Birds of prey conservation

peregrine falconWe are seeking public funding for two new research projects to further the cause of birds of prey. This follows on from the success of the live peregrine falcon camera and falcon blog we have run at the University over the past few years. We are also seeking donations for our partners in this project, the Nottinghamshire Wildlife Trust.

The decline of birds of prey such as the peregrine falcon in the late 1950s, due to the use of pesticides and human persecution, has been well documented. Although populations have now largely recovered, peregrines are only present in the UK in low densities of approximately 1,500 breeding pairs which represent around 20% of the European peregrine population. 

Any donations received will be split between the following:

Birds of prey DNA database

Biosciences lecturer David Hughes is working on collating a DNA database aimed at protecting endangered birds of prey. He is doing this in association with the Nottinghamshire Wildlife Trust (NWT) and Nottinghamshire Police to develop a database of genetic fingerprints for peregrine falcons and goshawks.

Once formed, the database will be used to cross reference DNA samples collected by NWT officers and the police during investigations into suspected theft of chicks and eggs.

These DNA profiles will not only help in identifying individual birds, but could also help in identifying their parents. In instances where eggs, chicks or droppings - which provide evidence of a bird having been present in an aviary – are found in suspicious circumstances, the DNA collected could point investigators to parent birds that are on the database. This evidence would help in dismissing any claims from suspects that the birds had been bred and reared in captivity.

Nesting success in peregrine falcons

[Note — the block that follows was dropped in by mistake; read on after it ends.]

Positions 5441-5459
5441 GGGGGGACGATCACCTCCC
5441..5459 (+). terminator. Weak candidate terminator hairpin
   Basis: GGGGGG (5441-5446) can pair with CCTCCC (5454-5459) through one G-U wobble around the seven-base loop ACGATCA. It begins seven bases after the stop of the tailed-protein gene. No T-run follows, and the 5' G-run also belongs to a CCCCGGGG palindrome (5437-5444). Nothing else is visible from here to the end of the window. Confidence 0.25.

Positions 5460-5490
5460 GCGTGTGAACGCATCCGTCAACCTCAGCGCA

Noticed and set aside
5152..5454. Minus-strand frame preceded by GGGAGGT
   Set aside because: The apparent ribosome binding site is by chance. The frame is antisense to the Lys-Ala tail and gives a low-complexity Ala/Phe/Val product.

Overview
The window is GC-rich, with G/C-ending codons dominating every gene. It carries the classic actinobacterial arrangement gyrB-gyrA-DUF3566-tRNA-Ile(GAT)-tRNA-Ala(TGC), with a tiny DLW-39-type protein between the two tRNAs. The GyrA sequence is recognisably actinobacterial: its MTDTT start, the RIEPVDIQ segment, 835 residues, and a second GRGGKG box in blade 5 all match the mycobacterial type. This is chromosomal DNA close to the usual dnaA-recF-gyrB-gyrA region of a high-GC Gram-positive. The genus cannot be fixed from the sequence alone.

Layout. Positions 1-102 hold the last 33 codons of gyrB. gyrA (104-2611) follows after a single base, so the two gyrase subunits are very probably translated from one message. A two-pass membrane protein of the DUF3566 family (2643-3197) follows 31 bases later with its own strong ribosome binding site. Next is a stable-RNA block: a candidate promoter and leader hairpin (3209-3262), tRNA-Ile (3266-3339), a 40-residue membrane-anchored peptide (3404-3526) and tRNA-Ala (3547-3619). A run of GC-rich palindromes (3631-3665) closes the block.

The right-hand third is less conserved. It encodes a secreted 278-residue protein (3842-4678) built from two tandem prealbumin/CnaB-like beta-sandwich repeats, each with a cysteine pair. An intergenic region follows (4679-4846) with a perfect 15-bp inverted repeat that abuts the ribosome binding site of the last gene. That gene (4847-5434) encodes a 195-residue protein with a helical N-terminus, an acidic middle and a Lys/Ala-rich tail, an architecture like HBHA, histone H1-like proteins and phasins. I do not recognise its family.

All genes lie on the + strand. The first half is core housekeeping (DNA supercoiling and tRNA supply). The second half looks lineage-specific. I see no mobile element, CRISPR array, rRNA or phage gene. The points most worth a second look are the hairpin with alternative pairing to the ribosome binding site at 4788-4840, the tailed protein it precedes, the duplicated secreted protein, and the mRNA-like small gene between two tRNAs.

Environmental Sciences lecturer Louise Gentle is investigating peregrine falcon nesting success. This will be measured by the number of chicks to fledge the nest, in relation to both behavioural and environmental factors.

This research will determine which factors are most important in determining nesting success. Peregrine falcons will be monitored via the use of web cameras broadcasting from a number of nests across the UK including the one on NTU's Newton building.

These findings will be useful for aiding the study of behavioural and evolutionary ecology in animals and it is hoped that they will also contribute towards the continued conservation of the peregrine falcon.

Nottinghamshire Wildlife Trust 

Nottinghamshire Wildlife Trust (NWT) is the county's largest locally based conservation charity and has been working closely with Nottingham Trent University to protect the peregrine falcon nest on the Newton Building for many years. NWT works to protect all species and habitats across the county and advises a number of landowners about the protection of species such as the peregrine.




You can help by:

  • Making a Personal Donation - You can make a personal donation to support Birds of prey conservation projects by setting up a direct debit or making a single donation. Make a donation online now, or download a donation form to return by post. If you have any questions about making a personal donation (including the tax implications) then please email Stephen Knott, Alumni and Community Giving Officer.
  • Telling your Friends - If you have enjoyed viewing the falcon camera and reading the falcon blog, please forward details to your friends so that they also have the opportunity to observe and support this important work.


If you have any further questions about these projects or the work of the Development and Alumni Relations Office please contact Stephen Knott, Alumni and Community Giving Officer via email or call +44 (0)115 848 8807.

Give securely online now to Birds of prey conservation projects